Death by Diet

by Admin on December 11, 2011

in News, Patients, Tools

Until you have gone off the deep end on nutritional therapy as I have, a Western medicine aficionado has every reason to doubt its effectiveness. Thr only people who know how useful it is to tightly control the toxins, vitamins, and foods that go into their bodies are the people who MUST know: very sick people, usually with cancer or diseases that can’t be diagnosed and are chronically debilitating, people who sell supplements, and wackos like me who want to live long and prosper.

When I undertook my journey to better health, it was for many reasons. First, the US health care system is broken; it is costly and access is limited by a critical doctor shortage. Second, I have two young grandsons, for one of whom I will soon be the only surviving grandparent. Third, two former husbands, a former lover, and my daughter’s inlaws all suffered from cancer. Fourth, I was on anti-depressants since the death of my last husband almost fifteen years ago.

I wasn’t a bad eater to start with: no fast food, little processed food, organic fruits and vegetables, limited amounts of meat.

But then I went to the nutritionist/pharmacist in North Scottsdale, where wealthy people have access to treatments the ret of us lack. They pay out of pocket, as I did.

The nutritionist ( administered an IGC panel for food sensitivities and then prescribed fish oil, immune support, digestive enzymes, probiotics, and a multi-vitamin high in B Complex.

He also told me to eat only grass fed beef if at all, only Wild fish, no gluten, and for me especially no dairy of any kind and no Lima,kidney, or navy beans. (the blood test showed I have intolerances to them).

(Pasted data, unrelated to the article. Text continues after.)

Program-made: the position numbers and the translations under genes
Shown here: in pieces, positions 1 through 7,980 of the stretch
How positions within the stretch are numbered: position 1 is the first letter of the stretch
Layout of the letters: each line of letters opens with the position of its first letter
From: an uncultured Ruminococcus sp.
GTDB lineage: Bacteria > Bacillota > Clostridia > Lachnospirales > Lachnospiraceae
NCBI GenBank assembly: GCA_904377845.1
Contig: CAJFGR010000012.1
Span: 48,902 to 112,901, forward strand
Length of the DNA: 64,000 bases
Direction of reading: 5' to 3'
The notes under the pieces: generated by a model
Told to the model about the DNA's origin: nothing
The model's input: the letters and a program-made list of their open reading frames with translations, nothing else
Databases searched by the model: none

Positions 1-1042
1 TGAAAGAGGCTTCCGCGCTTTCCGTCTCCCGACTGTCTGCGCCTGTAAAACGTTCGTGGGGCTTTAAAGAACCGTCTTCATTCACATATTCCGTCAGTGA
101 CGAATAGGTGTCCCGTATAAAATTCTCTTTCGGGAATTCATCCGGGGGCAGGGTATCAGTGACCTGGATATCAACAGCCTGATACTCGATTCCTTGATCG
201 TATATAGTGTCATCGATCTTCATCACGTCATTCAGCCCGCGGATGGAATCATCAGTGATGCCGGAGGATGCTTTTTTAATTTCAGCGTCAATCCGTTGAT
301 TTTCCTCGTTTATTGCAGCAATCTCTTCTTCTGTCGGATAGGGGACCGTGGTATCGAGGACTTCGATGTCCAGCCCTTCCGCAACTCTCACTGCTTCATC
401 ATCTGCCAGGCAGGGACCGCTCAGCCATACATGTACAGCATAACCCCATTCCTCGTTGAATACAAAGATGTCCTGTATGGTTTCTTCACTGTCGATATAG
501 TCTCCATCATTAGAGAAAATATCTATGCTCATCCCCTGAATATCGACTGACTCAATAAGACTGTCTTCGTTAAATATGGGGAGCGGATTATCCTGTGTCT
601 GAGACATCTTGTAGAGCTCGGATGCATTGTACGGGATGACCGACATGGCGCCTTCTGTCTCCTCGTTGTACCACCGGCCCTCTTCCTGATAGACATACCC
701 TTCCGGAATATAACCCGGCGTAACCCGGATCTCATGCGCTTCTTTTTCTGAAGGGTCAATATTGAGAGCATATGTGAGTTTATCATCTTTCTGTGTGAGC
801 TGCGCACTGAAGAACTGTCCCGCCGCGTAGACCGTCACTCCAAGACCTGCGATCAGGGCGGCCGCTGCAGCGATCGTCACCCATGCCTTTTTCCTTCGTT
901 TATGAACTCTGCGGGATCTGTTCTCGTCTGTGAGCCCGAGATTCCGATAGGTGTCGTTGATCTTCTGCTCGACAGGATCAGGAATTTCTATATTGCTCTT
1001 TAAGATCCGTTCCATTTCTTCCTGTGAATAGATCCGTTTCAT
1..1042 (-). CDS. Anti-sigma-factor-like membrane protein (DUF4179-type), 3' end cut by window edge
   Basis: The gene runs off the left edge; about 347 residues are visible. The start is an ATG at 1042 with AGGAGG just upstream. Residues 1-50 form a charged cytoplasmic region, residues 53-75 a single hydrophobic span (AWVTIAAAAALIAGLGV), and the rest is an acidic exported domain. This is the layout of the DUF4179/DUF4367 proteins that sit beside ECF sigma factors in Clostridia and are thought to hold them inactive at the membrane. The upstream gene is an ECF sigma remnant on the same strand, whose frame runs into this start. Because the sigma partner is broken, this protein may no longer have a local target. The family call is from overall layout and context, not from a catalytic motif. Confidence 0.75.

He also told me to get off frappacinos and start the day with protein rather than a banana, get off the single Diet Coke I drank a day, and stick to a pretty much plant based diet.

I balked. So would you. After all, I am a healthy person. I didn’t feel bad to begin with, although I did have a little joint pain and some digestive bubbles, which I thought normal for my age.

But I am now six weeks into the program. I can stand at a cocktail party without feeling my back. I easily gave up Diet Coke and Frappacinos, without even missing them. I have ten times the energy I had before.

But the most important result so far: I am off Lexapro. Those SSRIs are supposedly very difficult to get off, with major withdrawal. I, However, cut my pills in half for a few weeks, then went to half a pill every day, and then to nothing. With no withdrawal that I noticed.

One of my best friends is an MD. He kept asking me for the “literature.” My family doctor called me “meshuga,” Yiddish for crazy. But he did agree to order another series of blood tests to find out even more about me. Trust me, there is literature being written about this every day at major medical centers as a result of new clinical trials– trials that were forced into existence by patients who demanded them, patients who offered their own experiences online, and patients simply desperate for remedies for chronic conditions. Oh, and by a health care system staggering under the costs of treating these conditions– conditions that could be halted or prevented by proper nutrition.

Don’t let the American food-industrial complex maim you. Do your own research.

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